Canada-USA-Mexico Numbers

Leaving Tofino Another NUMBERS post

We are gearing up to leave Mexico for the South Pacific and before we leave I wanted to go back over our logbook numbers for the Canada-USA-Mexico portion of the trip (at least so far).

I'm not sure how many miles we've sailed because our knot meter often doesn't work -- critters like to grow in the paddle wheel. Anyone who has sailed the same path have an estimate?

We have visited 27 towns/anchorages. We spent 106 nights at anchor averaging 4.4 nights per anchorage. This average is inflated by the 35 days we were at anchor in San Francisco and when you remove SF this average drops to 3.1 nights per anchorage.

We have spent almost 3 months in marinas (!) with a combination of free yacht club nights in California, S Pacific prep and family visits in La Paz and leaving the boat in a marina for a month so we could travel for kiteboarding.

Since leaving Tofino in late July we have used:
  • 120 engine hours – go sailboat!
  • 65 gallons of diesel (engine + diesel heater) 
  • 4 gallons of gasoline 
Leaving California
Gear "failure" has included:
  • 1 diesel engine mixing elbow 
  • 1 o-ring on the watermaker filter (did not fail - we accidentally dumped it overboard - thank you Bella Star for the spare!)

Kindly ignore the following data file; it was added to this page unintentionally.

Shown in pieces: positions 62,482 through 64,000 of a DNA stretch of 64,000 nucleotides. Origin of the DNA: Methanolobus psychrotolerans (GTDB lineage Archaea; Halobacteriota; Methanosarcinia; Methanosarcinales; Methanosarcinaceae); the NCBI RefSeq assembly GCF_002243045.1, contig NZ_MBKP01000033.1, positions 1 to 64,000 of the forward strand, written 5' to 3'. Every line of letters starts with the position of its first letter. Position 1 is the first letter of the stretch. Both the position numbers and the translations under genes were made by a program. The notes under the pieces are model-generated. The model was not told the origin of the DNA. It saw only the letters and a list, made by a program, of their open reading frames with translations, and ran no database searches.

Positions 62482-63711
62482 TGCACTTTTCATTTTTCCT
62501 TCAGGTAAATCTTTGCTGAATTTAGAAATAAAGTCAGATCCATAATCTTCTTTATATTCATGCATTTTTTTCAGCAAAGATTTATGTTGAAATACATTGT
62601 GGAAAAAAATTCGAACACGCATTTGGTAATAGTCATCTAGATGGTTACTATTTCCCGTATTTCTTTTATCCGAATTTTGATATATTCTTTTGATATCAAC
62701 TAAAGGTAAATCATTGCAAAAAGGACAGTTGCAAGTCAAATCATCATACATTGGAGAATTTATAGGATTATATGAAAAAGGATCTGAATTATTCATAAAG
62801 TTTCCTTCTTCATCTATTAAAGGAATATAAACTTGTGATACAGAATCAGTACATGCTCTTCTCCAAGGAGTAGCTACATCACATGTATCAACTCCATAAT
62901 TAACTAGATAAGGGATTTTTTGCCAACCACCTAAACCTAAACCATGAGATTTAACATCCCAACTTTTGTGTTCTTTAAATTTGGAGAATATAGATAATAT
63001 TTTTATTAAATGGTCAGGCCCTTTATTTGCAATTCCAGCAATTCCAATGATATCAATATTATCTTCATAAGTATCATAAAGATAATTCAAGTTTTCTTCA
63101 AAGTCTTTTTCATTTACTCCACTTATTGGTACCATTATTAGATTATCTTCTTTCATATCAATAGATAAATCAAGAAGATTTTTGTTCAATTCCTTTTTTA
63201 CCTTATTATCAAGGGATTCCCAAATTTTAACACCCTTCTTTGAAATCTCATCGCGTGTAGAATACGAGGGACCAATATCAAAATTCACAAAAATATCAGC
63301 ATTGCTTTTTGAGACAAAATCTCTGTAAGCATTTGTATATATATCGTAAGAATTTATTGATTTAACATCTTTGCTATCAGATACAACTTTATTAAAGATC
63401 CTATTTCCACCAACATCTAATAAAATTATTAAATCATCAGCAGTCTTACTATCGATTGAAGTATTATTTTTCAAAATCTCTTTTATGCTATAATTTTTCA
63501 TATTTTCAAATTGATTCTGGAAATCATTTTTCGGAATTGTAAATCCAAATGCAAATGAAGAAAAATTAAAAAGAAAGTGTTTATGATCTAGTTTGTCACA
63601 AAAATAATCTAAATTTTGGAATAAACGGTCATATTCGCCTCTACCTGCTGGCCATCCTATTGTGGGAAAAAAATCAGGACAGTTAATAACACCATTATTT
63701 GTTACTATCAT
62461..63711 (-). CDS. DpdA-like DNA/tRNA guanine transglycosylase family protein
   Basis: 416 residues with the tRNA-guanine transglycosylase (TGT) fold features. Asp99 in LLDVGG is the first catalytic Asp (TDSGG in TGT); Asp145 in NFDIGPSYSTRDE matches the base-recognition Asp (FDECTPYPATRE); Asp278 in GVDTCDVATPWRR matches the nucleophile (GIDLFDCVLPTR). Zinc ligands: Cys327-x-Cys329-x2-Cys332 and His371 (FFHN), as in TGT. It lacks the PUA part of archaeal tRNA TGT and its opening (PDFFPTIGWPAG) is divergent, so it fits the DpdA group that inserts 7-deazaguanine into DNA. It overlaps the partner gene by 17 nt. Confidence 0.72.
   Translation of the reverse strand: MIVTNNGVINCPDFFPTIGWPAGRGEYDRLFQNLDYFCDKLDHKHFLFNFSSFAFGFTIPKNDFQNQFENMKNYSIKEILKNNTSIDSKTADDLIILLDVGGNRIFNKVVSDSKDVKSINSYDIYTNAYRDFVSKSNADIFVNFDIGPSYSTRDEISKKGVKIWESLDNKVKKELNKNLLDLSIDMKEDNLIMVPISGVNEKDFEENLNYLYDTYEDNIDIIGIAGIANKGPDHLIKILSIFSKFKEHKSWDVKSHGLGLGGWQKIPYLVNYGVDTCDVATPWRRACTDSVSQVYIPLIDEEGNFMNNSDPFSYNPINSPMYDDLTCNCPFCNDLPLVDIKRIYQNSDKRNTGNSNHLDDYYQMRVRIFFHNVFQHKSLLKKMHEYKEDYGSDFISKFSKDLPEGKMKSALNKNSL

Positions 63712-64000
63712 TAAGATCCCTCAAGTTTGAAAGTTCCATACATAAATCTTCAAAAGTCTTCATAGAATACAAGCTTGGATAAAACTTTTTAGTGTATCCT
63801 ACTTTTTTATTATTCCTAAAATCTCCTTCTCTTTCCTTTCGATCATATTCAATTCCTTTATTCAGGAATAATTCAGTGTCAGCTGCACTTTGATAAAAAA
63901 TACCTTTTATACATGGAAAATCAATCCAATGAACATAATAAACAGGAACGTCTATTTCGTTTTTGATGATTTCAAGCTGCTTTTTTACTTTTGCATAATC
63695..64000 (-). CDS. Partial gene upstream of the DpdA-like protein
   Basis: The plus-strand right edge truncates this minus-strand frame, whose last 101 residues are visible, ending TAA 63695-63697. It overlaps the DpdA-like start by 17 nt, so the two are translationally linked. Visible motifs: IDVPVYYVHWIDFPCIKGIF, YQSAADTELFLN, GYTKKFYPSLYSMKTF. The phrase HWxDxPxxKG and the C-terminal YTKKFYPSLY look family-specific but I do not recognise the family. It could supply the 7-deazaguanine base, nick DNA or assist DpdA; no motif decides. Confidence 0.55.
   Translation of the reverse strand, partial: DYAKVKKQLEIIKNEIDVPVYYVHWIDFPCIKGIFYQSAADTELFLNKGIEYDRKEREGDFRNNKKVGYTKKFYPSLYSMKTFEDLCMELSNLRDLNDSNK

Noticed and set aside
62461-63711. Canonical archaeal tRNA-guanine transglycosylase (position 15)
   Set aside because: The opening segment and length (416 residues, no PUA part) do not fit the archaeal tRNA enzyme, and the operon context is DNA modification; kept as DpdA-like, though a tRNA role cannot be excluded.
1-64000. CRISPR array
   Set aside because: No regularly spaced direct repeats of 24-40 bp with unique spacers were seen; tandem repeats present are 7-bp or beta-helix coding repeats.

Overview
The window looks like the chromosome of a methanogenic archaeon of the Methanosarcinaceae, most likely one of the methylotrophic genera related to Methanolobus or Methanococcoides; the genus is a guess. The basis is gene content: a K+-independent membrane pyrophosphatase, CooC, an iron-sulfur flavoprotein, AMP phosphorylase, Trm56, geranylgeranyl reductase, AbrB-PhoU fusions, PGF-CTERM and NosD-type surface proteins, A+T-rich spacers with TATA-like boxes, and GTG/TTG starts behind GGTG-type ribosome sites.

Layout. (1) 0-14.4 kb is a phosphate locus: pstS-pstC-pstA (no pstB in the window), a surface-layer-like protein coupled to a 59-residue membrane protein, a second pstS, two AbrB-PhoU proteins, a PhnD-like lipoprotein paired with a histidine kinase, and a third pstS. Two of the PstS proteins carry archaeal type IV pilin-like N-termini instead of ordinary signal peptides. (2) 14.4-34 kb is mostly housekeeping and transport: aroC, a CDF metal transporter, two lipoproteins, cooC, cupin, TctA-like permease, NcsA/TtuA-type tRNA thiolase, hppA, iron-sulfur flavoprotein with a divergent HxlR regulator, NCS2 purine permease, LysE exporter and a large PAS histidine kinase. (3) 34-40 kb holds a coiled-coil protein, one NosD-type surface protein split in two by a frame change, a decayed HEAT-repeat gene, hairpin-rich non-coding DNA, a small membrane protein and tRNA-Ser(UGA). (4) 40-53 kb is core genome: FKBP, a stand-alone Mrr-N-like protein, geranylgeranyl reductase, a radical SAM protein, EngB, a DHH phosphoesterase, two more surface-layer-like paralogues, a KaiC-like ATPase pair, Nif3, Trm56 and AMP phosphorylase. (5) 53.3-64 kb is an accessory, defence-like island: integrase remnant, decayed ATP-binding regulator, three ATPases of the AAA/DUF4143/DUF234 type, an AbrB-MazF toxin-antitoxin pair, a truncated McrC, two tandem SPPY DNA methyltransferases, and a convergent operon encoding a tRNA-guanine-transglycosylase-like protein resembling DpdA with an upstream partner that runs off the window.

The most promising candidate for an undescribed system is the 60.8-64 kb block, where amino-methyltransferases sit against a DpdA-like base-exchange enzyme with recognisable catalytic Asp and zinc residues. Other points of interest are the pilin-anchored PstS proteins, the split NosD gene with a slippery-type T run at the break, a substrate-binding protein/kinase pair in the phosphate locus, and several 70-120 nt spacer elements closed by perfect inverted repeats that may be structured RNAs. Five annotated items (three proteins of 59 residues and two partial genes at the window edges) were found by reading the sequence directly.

• 1 torn cosmetic rubber ring around our brand new Lavac bilge pump (pump works perfectly so we haven't done anything about this) 
  • 1 cracking/worn bilge pump hose we replaced
  • 1 solar panel quick release plug (our fault, we let it sit in some water) 
  • 1 BBQ burner which became corroded after 5 years of use

    (reminder – you can usually put your mouse over photos we post for descriptions)

Lucha Libre at the 2012 La Ventana Classic

We are back in La Paz on the boat after three weeks kiteboarding in La Ventana, a wind sport town about 30 min South of La Paz.

I have a ton of video and photos to process but, for your immediate viewing pleasure, I thought I would post this clip from the Lucha Libre night at the big kiting event we attended, the 2012 La Ventana Classic.

We know how to locate the cheese ;)


Click on the dollar and buy Livia and Carol a cold frosty one: